The Death of a SEF: The Coroner’s Report
The derivatives market is going to change more dramatically than regulations require because it will otherwise cease to exist. A fresh coat of paint does not mask cracked beams and a leaking roof. Confidence in OTC contracts is being eroded by the LIBOR scandal and the uncertainty over credit event determinations. The trading losses of the JPMorgan CIO office have put the Volcker Rule back in vogue. The business model of the dealer community is imperiled. How many hits will the industry take before it waves a white flag?
These truths will remain regardless of who wins in November. Even some dealers want to get on with the change. Tell us what the rules are so we can adapt.
In this environment, the swaps execution facility (SEF) has a problem. The best chance for the prosperity of the SEF is if the swaps market remains at the status quo. But there are multiple scenarios in which the SEF is made obsolete. In contrast, designated contract markets (DCMs) benefit if the markets move to an exchange-like model, but at the same time a DCM can allow many of the existing swaps processes to survive but under a futures model. This is the confidence trick of Dodd-Frank.
SEFs are closer to an ATS than to an Exchange but in some ways, they have the worst of both worlds. SEFs have the same amount of regulatory burdens as an Exchange, a narrower slice of the derivatives market and will largely depend on the survival of the status quo. On the other hand, DCMs have just been handed a whole new product to trade under an existing set of regulations. In addition, many of the rules have been written to favor the DCM over the SEF.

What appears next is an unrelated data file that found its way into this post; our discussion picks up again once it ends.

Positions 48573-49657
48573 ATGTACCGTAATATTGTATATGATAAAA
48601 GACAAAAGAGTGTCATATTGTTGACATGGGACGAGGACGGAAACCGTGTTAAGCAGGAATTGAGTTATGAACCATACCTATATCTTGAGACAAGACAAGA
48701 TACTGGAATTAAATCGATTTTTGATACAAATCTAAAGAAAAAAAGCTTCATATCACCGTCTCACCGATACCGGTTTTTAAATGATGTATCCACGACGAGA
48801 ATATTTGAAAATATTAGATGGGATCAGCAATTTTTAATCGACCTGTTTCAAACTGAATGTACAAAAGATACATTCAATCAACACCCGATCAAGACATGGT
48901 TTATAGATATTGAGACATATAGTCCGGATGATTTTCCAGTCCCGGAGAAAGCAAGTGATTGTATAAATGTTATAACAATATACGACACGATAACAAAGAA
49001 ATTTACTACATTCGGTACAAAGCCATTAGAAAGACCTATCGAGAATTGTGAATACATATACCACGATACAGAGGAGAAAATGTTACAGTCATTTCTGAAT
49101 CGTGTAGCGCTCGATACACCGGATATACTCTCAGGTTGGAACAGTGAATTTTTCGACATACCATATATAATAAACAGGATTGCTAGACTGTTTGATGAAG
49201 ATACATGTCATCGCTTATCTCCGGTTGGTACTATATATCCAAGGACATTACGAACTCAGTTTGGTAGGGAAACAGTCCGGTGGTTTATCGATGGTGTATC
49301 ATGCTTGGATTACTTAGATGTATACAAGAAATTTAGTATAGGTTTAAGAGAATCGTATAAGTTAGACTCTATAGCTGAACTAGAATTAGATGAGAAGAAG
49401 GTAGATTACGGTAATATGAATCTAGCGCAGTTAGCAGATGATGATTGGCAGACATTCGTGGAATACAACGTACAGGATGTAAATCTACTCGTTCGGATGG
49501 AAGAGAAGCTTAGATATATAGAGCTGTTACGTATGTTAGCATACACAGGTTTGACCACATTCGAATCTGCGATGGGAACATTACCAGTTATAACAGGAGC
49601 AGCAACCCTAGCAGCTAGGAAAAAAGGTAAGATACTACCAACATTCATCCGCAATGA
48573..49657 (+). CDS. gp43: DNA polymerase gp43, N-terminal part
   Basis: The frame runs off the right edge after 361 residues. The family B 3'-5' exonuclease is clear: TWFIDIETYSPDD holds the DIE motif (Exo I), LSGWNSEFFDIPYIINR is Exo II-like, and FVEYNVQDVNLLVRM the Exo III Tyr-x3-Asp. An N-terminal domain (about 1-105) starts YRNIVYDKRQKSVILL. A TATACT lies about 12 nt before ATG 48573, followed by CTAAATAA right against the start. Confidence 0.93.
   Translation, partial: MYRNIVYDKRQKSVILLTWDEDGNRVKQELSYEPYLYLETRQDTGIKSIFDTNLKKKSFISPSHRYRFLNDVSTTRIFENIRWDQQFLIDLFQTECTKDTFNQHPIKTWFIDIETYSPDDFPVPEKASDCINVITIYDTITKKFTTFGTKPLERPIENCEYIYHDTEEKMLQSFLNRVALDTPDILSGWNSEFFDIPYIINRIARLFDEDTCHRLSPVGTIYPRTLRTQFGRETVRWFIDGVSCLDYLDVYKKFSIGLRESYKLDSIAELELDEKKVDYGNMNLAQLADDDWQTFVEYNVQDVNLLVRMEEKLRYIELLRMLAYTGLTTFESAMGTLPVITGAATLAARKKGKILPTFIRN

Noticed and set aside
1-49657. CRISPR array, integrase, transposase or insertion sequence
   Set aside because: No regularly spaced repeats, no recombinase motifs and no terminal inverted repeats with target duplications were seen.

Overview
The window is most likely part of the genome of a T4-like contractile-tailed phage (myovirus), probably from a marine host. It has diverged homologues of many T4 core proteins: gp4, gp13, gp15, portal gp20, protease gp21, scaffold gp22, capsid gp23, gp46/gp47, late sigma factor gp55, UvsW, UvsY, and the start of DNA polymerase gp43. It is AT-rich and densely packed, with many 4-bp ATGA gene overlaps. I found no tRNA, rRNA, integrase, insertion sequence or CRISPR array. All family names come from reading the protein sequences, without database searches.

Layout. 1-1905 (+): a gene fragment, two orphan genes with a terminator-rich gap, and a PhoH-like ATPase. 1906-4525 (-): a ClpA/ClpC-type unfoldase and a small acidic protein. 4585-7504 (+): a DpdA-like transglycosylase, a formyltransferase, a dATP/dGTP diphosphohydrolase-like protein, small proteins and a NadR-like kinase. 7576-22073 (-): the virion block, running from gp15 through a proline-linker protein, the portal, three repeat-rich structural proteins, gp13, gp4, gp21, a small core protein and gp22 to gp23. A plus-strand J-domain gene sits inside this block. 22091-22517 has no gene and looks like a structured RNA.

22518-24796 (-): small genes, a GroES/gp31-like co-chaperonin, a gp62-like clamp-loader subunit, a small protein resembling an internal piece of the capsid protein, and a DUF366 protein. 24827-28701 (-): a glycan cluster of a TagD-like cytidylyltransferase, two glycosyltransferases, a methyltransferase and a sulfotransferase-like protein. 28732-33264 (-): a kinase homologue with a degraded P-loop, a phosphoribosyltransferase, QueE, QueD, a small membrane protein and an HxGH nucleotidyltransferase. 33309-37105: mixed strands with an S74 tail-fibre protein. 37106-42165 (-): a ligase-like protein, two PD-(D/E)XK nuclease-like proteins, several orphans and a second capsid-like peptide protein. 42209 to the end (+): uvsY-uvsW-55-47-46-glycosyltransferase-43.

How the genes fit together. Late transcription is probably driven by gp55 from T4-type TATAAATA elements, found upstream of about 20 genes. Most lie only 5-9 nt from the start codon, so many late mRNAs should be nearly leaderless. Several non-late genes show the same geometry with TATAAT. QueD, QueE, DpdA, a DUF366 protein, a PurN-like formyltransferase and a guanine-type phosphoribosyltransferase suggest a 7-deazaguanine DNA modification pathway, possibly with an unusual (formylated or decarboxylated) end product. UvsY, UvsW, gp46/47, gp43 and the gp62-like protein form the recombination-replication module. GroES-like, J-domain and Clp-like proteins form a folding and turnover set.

If the DCM is so great for swaps trading, why haven’t any DCMs started trading swaps since the passage of Dodd-Frank? The reality is that there are neither SEFs nor DCMs that trade swaps today. Among the 29 firms that have announced their intention of being a regulated entity for trading swaps, most have said they will be a SEF, but SEF registration approvals will not occur until 2013. Start-ups have been burning cash for up to two years.
Do not be mistaken though. Not all of these features are exclusive to the DCM. SEFs are able to offer pre-trade transparency, order-driven trading protocols, open access, and pre-trade credit checks. But if a SEF were to implement all of the changes listed above, why wouldn’t it simply become a DCM?